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Italian Election: A Choice Between Lesser Evils

Decline and resignation seemed to prevail in the Italian elections last weekend. The results of the election show that there is no majority. This will lead either to an unstable government or to the decision to make Italians vote another time.

The main problems in Italy are a stagnant economy, corruption, organized crime, political apathy, misogyny and a youth unemployment higher than 36%.

Across Italy labour costs have risen, whilst living standards are slipping. There have been 14 years of near-zero growth, a deep double-dip recession since 2007 and over 12 months of painful austerity. Italy has the Eurozone’s biggest stock of public debt, at almost 130% of GDP, leading to its loss of competitiveness.

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In a period like this, the outcomes have unavoidably resulted in the loss of faith in the future and a bewilderment of values, leading to a social crisis. The electorate are discontented and dissatisfied. Their choice seems to be one between lesser evils, rather than along partisan lines.

Elisa, a nursing student, told me that, “Politics needs to be loved, rather than respected. Without stable politics a country cannot be governed”.

In her opinion, the Democratic Party is the only one that can represent a significant and progressive change and that can give Italy the chance to arise from 20 years of ignorance, uncaring attitude and conservatism resulting from “Berlusconi’s age”. The Left points out the reduction of the tax wedge, the re-modulation of the IMU and of the capital levy and the securitization of the state real estates as the compelling fiscal reforms.

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The 5 Stars Movement overcomes the other candidates on the web, reaching an outstanding result. Many consider it a necessary “breath of fresh air”, something that is able to shake up the “old Politics”, as Francesco, another student, firmly believes.

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Simone, an Italian student enrolled in a degree in Economics and Maths at the University of Warwick, has come back to Italy to give his preference to Giannino. He bases his choice on a matter of political economy, the priority of the moment, supporting privatization policies of the Anglo-Saxon mould.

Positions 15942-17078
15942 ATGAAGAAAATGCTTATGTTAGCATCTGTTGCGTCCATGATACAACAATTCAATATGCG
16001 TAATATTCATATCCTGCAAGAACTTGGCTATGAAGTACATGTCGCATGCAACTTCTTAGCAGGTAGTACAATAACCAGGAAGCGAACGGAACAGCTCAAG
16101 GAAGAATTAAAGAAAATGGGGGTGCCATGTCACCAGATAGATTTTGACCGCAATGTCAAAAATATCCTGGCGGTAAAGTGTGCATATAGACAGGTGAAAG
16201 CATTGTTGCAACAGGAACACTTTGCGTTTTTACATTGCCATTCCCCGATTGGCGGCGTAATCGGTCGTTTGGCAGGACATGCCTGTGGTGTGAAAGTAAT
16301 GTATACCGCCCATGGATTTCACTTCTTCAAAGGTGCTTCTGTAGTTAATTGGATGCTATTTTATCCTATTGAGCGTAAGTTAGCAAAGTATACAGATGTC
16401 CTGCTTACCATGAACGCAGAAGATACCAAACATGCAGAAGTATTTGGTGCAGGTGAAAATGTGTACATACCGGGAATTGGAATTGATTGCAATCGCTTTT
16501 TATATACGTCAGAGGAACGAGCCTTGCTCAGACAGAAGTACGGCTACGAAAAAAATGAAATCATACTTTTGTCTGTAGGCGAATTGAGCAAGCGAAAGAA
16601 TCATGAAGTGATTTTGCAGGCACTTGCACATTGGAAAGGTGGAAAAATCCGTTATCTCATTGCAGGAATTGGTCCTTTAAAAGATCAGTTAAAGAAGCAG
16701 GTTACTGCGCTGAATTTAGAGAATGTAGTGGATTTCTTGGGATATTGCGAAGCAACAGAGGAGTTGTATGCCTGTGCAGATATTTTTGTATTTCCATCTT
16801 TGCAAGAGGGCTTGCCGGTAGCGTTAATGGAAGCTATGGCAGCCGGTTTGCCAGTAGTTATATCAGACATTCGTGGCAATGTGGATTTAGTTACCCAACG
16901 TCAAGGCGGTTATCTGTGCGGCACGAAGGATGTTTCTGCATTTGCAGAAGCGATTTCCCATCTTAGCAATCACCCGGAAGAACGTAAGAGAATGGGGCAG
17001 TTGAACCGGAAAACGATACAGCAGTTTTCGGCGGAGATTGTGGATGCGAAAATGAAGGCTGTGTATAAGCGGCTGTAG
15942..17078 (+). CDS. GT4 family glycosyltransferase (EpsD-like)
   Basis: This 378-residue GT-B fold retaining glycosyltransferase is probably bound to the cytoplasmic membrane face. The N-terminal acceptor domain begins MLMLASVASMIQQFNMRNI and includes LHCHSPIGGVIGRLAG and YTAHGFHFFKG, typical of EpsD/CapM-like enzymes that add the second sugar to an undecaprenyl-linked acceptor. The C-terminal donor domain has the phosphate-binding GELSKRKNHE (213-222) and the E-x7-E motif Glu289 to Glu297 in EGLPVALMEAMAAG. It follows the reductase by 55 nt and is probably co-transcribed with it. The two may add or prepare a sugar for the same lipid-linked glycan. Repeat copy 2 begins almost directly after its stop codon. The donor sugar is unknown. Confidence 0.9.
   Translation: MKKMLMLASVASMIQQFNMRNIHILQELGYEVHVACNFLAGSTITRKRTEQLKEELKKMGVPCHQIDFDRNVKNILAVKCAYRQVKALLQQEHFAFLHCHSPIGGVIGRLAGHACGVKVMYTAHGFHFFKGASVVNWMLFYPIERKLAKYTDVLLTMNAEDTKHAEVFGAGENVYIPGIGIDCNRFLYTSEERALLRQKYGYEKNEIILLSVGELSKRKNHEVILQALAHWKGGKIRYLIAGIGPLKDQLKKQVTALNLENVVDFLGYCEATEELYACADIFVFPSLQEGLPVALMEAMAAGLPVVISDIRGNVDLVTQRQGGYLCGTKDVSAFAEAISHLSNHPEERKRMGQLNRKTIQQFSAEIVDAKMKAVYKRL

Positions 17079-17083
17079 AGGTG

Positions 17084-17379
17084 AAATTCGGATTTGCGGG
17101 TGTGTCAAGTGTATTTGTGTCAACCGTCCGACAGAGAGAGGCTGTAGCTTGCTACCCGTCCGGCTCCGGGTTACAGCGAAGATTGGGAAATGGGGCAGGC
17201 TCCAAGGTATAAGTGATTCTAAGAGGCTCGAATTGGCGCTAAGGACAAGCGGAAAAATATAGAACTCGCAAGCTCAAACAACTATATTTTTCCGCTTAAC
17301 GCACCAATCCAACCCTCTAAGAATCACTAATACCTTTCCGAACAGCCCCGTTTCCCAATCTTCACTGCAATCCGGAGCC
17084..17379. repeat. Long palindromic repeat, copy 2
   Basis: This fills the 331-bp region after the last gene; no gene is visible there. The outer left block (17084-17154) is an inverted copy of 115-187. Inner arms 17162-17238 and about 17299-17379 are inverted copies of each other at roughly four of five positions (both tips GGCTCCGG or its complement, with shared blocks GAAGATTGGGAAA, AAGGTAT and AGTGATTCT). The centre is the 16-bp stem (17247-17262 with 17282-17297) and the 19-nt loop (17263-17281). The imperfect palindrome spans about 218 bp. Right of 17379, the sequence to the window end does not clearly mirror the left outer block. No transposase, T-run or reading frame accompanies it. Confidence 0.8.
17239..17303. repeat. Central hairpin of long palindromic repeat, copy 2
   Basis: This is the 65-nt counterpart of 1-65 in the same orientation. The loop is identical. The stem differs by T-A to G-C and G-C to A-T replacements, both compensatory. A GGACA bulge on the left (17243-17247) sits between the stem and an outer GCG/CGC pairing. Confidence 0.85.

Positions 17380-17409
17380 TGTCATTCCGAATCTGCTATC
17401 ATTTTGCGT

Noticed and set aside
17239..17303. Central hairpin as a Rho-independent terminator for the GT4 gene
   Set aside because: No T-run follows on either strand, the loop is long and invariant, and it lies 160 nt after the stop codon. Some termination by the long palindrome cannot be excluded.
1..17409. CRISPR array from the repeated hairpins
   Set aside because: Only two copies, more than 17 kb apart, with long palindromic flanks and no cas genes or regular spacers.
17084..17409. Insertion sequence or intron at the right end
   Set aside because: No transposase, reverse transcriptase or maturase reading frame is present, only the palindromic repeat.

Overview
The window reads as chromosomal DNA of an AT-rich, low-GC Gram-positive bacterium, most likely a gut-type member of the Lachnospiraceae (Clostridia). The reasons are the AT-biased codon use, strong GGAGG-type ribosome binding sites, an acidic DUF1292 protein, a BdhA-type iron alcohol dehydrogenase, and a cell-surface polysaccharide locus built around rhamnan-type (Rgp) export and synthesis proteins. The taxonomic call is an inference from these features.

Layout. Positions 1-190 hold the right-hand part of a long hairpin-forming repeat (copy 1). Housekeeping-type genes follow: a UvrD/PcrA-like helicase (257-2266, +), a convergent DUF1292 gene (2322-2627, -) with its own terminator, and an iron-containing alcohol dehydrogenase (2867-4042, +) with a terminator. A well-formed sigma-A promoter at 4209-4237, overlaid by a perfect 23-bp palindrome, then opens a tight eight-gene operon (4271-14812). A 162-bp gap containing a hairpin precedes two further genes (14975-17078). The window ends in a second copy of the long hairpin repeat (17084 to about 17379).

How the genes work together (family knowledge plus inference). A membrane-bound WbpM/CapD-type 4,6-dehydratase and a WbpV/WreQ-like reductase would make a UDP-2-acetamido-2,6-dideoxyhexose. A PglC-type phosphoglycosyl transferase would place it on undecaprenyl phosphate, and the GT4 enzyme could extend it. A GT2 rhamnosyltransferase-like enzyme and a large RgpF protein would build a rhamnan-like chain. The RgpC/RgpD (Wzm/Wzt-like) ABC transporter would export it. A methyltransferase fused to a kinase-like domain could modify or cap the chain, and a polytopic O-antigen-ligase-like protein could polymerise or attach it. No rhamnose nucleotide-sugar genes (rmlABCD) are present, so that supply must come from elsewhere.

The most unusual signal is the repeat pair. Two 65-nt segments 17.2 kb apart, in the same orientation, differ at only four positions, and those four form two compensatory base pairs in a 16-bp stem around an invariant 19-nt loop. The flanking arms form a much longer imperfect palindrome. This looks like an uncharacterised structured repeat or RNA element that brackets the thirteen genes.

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However, no conservatism or populism tendencies can improve the position of Italy. With them, the relapse is unavoidable and the country will not be able to see any glimmer of hope. The frustration and rage of Italians must be addressed elsewhere, towards a progressive and democratic response. The new political policy should revolve around an Economic relaunch and an independent, proactive and egalitarian approach. A way out from the Eurozone is not admissible. Italy needs new and good politics, moving towards a unified rather than a custom-made Europe, with the citizens at the centre of attention.

Renewable energy sources, green economy and new technologies should be the main projects; education, solidarity, a spur for new opportunities in the work environment and a redefinition of welfare and growth policies the chief concerns. Italians have to remember their role and to love their country, thus fighting for it and aspiring to a leading-edge headway. The article 48 of the Italian Constitution is clear: “The vote is personal and equal, free and secret. His practice is civic duty”. Democracy gives us the opportunity to assert ourselves. We cannot draw back.

Erica Doro

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